Return to Longbourn Edit
Jane writes to Elizabeth, informing her that Lydia has eloped with Wickham. Elizabeth goes to inform Mr. Gardiner, but encounters Mr. Darcy, and confides in him about Lydia. He consoles her before leaving, and Elizabeth believes she will never see him again. Lizzy returns to Longbourn with the Gardiners, and tries to manage handling the household with Jane while their mother is hysterical and their father is way searching for Lydia. Mr. Gardiner leaves for London to help, and sends Mr. Bennet back to Longbourn. Lizzy laments having known Wickham's true nature and not revealing it. Lydia and her family are ruined forever.
Mr. Bennet soon receives a letter from Mr. Gardiner, stating that Lydia and Wickham are not yet married, but will be soon if Mr. Bennet will agree to pay Wickham's creditors in Meryton. Elizabeth is shocked when Mr. Bennet is only asked to ensure Lydia will be given the same settlement that was originally promised for all the daughters (£1000) plus £100 per annum. Elizabeth and Mr. Bennet realise that Wickham was probably bribed a substantial amount by Mr. Gardiner to marry Lydia. Though glad that Lydia and the Bennets are no longer ruined, Elizabeth despairs over the marriage circumstance, believing that Mr. Darcy is now lost to her.
After Lydia and Mr. Wickham are wed, they visit Longbourn, where Elizabeth remains civil, but distant from both. When Lydia brags about her marriage to Elizabeth, she lets it slip that Mr. Darcy was at her wedding, shocking Elizabeth. She writes to Mrs. Gardiner, and finds out that Mr. Darcy was the one who found the couple and paid Wickham to marry Lydia. Elizabeth effectively ends any friendship with Mr. Wickham by implying that she knows the truth about his past, and he departs with Lydia to the north.
Mr. Darcy's Return Edit
When Mr. Bingley returns to town and visits Longbourn, Elizabeth is surprised to see Mr. Darcy with him. Almost everyone still dislikes Darcy, not knowing what he's done for them.  Elizabeth is unable to make out his true feelings, and loses hope for him when he departs for London. After Mr. Bingley and Jane finally get engaged, Elizabeth unexpectedly gets a visit from Lady Catherine, who heard that she would soon be engaged to Mr. Darcy. She refuses to sanction the match, as she wants Mr. Darcy to marry her own daughter, Anne. Elizabeth holds her ground, and refuses to let Lady Catherine bully her into giving up Mr. Darcy.
Engagement and Marriage Edit
Mr. Darcy and Mr. Bingley return to Longbourn, and Elizabeth is finally alone with Mr. Darcy when they separate from a walk with Jane and Mr. Bingley. She finally expresses her gratitude to him for helping Lydia and keeping her family from ruin. Mr. Darcy says he only did it for her, and tells her that his affections have never changed towards her. Elizabeth, elated, confesses to Mr. Darcy that her feelings for him have changed, and she also is in love with him. Elizabeth accepts his second proposal, and the two get engaged. Initially met with disbelief, their engagement delights Lizzy's family. Elizabeth and Mr. Darcy get married, and settle in Pemberley, with Elizabeth recognising she finally gained the happiness she always wanted.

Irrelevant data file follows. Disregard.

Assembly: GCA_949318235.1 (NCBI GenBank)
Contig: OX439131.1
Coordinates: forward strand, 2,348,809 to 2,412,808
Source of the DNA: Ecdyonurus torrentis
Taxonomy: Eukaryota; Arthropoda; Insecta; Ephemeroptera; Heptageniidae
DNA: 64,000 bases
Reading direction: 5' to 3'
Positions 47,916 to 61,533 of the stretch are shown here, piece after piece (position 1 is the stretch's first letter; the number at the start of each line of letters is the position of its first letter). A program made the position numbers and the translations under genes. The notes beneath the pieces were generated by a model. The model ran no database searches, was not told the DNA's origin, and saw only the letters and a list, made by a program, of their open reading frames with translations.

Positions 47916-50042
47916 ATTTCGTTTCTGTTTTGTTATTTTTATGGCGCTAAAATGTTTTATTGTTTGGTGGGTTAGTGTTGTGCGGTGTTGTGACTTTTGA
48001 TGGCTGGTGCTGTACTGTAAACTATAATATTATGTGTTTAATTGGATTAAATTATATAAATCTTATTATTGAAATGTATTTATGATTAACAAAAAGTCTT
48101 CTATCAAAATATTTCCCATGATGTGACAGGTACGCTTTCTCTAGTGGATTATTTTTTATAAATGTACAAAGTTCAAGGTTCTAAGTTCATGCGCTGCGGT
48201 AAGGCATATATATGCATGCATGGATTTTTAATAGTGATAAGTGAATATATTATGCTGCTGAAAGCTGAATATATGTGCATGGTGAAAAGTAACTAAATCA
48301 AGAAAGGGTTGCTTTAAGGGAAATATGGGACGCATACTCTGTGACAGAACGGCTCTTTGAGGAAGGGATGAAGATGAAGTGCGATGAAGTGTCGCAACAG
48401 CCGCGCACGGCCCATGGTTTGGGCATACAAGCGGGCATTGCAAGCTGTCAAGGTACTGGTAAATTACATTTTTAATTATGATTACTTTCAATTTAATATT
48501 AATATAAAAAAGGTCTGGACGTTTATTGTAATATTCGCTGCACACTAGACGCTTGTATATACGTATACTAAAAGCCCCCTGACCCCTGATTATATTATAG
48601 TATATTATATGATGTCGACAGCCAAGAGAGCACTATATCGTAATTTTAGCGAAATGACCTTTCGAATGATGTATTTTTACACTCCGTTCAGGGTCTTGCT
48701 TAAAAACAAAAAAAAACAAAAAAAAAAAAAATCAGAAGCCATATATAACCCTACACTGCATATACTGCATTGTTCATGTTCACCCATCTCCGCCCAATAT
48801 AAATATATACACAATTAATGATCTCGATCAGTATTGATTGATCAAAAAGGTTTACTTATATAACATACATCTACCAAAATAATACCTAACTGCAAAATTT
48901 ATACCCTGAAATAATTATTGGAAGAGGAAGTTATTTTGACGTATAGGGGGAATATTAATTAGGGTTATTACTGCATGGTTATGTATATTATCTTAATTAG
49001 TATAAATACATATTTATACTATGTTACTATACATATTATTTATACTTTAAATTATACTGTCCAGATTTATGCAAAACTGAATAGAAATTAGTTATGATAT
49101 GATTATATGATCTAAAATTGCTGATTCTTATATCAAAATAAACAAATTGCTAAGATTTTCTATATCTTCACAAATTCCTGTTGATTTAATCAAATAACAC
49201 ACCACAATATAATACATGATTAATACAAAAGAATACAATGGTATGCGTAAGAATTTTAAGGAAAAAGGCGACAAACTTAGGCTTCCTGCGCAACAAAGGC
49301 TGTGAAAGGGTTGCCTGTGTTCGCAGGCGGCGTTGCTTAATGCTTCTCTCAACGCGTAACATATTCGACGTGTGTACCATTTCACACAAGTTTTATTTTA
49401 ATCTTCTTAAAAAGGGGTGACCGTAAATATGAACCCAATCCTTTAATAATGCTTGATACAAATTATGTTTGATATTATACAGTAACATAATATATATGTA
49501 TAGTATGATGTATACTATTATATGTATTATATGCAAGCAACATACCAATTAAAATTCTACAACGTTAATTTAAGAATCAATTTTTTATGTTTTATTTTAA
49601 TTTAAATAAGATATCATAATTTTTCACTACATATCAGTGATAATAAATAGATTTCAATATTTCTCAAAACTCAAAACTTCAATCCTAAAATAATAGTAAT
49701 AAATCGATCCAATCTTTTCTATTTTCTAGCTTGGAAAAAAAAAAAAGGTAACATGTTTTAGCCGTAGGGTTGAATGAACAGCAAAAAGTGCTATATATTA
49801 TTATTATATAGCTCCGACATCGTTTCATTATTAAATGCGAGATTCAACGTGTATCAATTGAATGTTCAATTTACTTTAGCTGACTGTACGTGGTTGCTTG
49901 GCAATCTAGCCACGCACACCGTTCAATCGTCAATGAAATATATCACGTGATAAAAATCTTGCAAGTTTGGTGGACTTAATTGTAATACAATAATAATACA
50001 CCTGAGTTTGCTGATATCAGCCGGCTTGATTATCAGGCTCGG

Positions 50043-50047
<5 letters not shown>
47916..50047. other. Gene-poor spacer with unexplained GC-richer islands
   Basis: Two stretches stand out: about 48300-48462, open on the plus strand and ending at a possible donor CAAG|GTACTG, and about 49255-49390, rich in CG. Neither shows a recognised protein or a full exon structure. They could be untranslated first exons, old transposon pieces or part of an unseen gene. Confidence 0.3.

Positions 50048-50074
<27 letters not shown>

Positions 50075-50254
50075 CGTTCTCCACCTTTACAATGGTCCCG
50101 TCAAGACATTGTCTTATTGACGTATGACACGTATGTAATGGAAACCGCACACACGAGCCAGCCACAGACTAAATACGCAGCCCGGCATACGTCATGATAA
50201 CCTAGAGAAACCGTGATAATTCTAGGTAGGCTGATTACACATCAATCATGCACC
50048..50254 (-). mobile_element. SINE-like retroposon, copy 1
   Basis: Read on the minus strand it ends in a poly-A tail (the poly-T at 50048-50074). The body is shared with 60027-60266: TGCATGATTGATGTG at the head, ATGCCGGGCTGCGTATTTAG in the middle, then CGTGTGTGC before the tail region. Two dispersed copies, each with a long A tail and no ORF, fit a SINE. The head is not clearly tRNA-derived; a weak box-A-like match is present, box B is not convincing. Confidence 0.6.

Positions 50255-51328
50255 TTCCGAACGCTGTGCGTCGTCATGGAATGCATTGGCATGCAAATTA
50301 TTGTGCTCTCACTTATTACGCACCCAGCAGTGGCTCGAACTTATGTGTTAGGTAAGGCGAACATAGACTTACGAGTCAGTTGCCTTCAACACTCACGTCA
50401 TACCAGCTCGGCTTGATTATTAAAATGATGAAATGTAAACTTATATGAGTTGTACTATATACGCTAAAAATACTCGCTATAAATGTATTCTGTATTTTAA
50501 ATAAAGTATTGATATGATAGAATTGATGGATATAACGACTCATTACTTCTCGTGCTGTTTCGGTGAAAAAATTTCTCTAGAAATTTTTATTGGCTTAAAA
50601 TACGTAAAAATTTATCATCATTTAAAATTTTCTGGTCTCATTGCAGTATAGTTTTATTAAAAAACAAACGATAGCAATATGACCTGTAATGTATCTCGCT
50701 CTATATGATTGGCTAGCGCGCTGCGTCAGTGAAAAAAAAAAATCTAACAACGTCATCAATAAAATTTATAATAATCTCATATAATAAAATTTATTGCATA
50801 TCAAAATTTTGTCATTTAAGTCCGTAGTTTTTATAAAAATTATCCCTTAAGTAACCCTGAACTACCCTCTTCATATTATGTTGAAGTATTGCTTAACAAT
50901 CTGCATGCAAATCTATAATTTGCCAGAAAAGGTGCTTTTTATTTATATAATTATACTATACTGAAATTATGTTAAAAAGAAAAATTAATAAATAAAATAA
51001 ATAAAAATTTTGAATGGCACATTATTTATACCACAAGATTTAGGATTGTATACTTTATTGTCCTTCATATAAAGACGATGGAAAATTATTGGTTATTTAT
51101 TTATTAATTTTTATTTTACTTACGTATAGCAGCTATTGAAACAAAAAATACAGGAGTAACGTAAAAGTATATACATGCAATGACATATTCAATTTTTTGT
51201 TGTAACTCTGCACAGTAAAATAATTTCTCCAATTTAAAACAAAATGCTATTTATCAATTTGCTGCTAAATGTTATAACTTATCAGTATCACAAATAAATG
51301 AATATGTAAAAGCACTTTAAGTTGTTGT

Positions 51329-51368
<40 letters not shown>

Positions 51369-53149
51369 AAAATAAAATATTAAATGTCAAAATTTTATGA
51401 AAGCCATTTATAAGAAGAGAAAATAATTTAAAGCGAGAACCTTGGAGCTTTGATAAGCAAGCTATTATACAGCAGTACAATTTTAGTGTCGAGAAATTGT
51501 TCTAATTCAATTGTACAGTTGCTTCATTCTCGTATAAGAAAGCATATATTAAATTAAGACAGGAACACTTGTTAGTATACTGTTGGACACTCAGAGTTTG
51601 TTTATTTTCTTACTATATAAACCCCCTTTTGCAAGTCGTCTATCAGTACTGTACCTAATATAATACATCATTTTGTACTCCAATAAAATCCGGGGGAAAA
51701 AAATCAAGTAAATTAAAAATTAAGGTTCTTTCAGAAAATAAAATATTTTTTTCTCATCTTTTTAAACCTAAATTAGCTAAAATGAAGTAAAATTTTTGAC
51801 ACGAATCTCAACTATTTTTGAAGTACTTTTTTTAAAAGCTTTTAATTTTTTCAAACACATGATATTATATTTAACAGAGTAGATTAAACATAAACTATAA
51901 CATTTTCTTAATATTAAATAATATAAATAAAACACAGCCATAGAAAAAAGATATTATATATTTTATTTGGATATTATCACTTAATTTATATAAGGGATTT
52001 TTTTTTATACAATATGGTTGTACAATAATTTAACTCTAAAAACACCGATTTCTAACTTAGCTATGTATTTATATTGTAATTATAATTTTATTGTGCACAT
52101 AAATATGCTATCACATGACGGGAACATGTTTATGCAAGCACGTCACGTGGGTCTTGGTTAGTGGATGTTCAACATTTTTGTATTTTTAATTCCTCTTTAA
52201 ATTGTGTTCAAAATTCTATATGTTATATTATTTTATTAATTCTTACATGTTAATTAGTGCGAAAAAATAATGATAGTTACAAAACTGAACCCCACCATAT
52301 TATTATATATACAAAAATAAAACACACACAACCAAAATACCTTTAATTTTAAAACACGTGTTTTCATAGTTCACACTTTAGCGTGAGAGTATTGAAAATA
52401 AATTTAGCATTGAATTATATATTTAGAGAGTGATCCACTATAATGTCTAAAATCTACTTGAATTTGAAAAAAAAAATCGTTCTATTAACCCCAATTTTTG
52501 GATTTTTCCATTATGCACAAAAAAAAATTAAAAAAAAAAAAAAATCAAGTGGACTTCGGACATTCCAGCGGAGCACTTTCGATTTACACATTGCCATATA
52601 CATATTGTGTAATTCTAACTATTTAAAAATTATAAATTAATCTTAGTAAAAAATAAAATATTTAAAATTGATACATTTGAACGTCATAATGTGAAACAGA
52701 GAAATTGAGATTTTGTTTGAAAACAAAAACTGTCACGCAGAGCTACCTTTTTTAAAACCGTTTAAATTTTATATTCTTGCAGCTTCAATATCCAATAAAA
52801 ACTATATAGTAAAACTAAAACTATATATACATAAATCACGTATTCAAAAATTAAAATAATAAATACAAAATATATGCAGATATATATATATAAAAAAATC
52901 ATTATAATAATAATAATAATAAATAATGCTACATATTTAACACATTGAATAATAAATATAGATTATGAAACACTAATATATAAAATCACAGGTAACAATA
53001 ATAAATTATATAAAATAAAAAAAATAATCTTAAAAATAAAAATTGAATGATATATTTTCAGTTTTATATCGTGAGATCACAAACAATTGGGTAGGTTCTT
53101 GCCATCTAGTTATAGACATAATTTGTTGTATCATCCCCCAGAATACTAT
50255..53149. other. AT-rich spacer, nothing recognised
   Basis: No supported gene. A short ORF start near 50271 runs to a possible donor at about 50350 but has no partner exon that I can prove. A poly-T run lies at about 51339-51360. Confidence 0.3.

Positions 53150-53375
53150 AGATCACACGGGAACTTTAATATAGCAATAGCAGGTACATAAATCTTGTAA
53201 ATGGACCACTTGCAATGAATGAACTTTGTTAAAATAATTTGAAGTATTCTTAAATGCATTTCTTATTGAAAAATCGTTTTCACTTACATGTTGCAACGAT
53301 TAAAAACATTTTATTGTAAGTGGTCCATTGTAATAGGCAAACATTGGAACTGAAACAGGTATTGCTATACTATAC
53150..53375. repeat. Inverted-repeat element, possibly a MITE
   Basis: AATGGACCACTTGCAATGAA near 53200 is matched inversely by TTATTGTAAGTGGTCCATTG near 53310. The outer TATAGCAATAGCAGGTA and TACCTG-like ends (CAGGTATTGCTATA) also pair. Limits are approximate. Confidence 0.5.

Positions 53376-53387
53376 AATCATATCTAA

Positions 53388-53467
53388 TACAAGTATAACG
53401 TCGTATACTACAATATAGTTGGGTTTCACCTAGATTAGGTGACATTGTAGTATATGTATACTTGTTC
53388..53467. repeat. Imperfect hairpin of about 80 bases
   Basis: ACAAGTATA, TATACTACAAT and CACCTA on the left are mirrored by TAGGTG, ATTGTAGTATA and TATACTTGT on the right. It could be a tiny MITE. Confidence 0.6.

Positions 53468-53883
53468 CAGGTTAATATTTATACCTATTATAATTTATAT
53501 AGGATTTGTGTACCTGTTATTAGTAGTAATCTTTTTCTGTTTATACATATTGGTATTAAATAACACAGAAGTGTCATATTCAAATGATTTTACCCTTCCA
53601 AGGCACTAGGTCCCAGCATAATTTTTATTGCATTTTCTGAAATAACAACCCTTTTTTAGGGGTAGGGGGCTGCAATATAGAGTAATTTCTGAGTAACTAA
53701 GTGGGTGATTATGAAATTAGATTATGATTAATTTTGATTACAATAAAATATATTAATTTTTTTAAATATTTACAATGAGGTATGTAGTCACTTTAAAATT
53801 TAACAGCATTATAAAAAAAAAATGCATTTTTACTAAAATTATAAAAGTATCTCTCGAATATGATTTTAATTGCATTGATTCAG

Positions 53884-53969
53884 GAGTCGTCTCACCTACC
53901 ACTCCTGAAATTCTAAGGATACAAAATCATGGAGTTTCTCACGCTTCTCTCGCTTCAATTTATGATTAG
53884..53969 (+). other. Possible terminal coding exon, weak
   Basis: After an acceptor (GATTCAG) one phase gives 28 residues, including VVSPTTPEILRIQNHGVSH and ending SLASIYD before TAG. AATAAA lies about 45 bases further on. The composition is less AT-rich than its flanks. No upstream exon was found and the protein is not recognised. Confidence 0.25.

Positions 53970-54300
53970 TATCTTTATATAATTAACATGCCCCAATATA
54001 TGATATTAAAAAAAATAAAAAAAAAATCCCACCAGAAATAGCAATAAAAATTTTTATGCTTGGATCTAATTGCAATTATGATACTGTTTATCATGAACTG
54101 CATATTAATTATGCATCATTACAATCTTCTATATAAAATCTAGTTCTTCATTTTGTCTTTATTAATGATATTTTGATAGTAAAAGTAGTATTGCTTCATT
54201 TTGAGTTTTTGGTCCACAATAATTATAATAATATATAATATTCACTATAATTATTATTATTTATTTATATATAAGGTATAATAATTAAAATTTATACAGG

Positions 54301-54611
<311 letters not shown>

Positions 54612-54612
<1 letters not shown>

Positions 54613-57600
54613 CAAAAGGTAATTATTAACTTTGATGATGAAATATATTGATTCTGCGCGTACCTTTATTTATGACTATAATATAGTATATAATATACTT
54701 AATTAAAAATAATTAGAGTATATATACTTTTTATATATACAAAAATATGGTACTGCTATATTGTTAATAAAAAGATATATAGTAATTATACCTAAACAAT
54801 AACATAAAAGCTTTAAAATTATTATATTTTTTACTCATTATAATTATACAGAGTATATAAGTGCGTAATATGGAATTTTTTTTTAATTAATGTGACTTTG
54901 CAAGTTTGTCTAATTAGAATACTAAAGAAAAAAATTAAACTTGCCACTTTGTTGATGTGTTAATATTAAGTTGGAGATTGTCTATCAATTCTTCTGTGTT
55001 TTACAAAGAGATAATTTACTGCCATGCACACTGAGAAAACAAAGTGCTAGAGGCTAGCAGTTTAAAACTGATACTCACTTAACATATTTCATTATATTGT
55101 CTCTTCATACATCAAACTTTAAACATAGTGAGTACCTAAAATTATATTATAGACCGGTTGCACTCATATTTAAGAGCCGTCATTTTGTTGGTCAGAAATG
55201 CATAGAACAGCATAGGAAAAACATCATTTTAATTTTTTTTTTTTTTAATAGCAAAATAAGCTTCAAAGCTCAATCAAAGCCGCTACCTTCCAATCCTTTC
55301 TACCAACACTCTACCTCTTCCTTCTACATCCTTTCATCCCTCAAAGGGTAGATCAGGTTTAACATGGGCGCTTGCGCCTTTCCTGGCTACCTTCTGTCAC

Personality and TraitsEdit
Elizabeth is an exceptionally intelligent, witty, and talented young woman who is described as having "a lively playful disposition that delighted in anything ridiculous". Though her manners could be just as flawless as those of Jane's, they were often tempered with a playful, good-natured impertinence that was endearing instead of offensive. She is also able to play the pianoforte and sing like Mary, though her performances, despite being "by no means capital", are still described as so "pleasing" that others found it a true pleasure to listen to, which was a sharp contrast to Mary's abysmal musical performances.
Early on, Elizabeth was depicted as being personally proud of her intelligence and her sense of discernment, and took pleasure in laughing at or ridiculing the follies of others, though it was not to the same extreme extent that her father did. Due to her own parents' unhappy marriage, as well as her own idealised views of romance and marriage, she was also determined not to enter into a marriage just for the sake of financial security or convenience, which ultimately led to her friendship with Charlotte being strained when Charlotte accepted Mr. Collins' proposal.
However, after thoroughly reflecting over Mr. Darcy's letter of explanations, Elizabeth came to understand that first impressions were not always reliable, and that she herself was as vulnerable to being prideful and prejudiced as anyone else - she realised how her pride had been wounded by Mr. Darcy's slight during their first meeting, which led her to be prejudiced against him, and that prejudice was only strengthened by Mr. Wickham's supposed preference for her. Her stay with Charlotte (the new Mrs. Collins) at Hunsford also led her to acknowledge that even a marriage of financial security could be a fair compromise, as demonstrated by how Charlotte avoided her husband as much as possible and fully utilised the comforts her new status gave her, though Elizabeth still did not fully approve of her friend's choices.
Subsequently, especially after her return to Longbourn from Hunsford, Elizabeth started to mature mentally: instead of contenting herself with either laughing at or dismissing her family's impropriety, she tried her best to curb them, though her efforts were futile due to her father's indolence and her mother's indulgence. She also acknowledged to herself that, though she truly loved her father, and she herself had always been his favourite daughter, he had failed their family miserably, and he should have done much better than he had. Later on, when she learned of Lydia's elopement with Wickham, she openly broke down in tears in front of Darcy - besides her worry and fear for her sister, she was also guilt-ridden and ashamed over her previous decision to conceal her knowledge of Wickham's true character, for she reasoned it as one of the primary factors that led to the scandalous elopement. This demonstrates that, for all her flaws, Elizabeth was a person who could admit her own mistakes, and do whatever she could to make amends for them.